That’s the “chronic” component of chronic cardio. An occasional fast-paced 10-mile run doesn’t qualify. But training 3-5 days a week for a marathon every month does. And beating your miles and RPMs at spin class 5 days a week does, too.

It doesn’t sound too bad, especially if you’re competitive by nature. Who doesn’t like to set new records? But your body would disagree. When we enter the black hole, we put near-constant stress on the body. Not the kind that gives us the strength and endurance gains we’re after—the kind that leaves us fatigued and our systems weakened.   

Check in: Do you dread your cardio workout? Does it leave you feeling mentally exhausted and physically depleted? Is it torture throughout? If you answered “yes” to any of these questions, you may be in chronic cardio territory.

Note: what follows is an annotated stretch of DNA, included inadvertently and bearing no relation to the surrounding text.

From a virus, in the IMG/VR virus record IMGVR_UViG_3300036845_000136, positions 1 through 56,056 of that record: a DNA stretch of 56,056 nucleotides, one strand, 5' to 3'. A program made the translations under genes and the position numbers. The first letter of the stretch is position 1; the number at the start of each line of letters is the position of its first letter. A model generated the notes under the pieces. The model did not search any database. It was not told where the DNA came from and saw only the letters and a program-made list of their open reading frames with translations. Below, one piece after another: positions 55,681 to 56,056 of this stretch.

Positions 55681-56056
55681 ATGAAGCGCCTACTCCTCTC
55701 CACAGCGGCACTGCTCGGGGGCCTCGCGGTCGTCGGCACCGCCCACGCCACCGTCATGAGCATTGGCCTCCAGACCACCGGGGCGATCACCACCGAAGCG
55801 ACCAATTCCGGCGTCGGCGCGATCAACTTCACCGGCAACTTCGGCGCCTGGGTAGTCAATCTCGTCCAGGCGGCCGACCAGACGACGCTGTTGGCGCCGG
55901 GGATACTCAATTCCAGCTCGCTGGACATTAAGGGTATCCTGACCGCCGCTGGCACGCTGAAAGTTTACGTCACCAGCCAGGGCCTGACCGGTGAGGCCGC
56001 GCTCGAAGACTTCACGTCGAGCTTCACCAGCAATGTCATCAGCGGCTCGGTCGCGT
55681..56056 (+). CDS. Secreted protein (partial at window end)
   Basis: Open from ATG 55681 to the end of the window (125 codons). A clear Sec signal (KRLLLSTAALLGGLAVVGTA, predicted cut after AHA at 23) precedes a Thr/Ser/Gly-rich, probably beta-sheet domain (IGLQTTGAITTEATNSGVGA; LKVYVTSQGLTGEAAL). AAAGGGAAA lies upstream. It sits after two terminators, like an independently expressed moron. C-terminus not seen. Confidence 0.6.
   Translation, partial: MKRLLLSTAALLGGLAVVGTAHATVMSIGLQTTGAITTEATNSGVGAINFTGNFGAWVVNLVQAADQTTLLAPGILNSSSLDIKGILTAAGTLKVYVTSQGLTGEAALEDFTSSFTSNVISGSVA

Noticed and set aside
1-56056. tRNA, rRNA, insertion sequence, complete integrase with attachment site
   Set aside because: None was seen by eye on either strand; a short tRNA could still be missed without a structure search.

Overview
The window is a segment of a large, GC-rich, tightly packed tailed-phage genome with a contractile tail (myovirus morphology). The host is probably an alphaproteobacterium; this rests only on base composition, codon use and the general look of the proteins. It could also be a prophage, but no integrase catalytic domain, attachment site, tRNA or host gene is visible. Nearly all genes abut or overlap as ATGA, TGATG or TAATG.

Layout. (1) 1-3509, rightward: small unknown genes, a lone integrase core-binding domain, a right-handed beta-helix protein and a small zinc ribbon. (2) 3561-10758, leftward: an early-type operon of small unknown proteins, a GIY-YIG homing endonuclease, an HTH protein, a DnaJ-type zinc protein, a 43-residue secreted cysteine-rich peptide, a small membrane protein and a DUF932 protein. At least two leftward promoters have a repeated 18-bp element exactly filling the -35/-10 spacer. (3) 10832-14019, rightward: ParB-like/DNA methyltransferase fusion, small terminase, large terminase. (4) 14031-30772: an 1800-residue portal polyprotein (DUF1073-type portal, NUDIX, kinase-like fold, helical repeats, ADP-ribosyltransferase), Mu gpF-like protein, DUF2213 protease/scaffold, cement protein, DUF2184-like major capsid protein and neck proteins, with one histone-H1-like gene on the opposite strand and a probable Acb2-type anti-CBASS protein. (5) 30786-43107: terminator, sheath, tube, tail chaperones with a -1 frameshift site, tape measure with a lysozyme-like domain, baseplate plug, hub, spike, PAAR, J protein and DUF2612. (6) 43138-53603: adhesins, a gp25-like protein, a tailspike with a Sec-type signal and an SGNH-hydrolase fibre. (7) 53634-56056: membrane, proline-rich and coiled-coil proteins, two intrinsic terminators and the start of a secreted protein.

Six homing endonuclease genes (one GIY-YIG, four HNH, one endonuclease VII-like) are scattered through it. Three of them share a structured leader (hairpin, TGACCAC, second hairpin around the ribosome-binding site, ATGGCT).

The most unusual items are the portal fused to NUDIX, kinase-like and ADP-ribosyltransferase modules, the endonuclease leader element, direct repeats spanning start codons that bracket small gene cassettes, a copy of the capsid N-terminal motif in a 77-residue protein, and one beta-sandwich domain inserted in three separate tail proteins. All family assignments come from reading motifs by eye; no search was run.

The Dangers of Chronic Cardio

When you exercise above your aerobic threshold, your body kicks into sugar-burning mode because your muscles are screaming for glucose. And it takes eating a ton of carbohydrates to supply the load. Your muscles and liver can only hold 500-600 grams of glycogen (stored glucose) at a time. To shore up those stores before the next workout, you’d have to eat 600 more grams of carbs each day, which is way more glucose and insulin than your body needs. Get into the chronic cardio habit, and this sugar-eating, sugar-burning cycle can cause your body to start over-producing insulin, a condition called hyperinsulinemia. 

Continuous exercise at high levels also stimulates the release of the stress hormone cortisol and the production of free radicals by a factor of 10 to 20 times the normal amount. This leaves you vulnerable to injury and infection, and can reduce lean muscle mass and bone density, all the while coaxing your body to store more fat. And that’s just the beginning.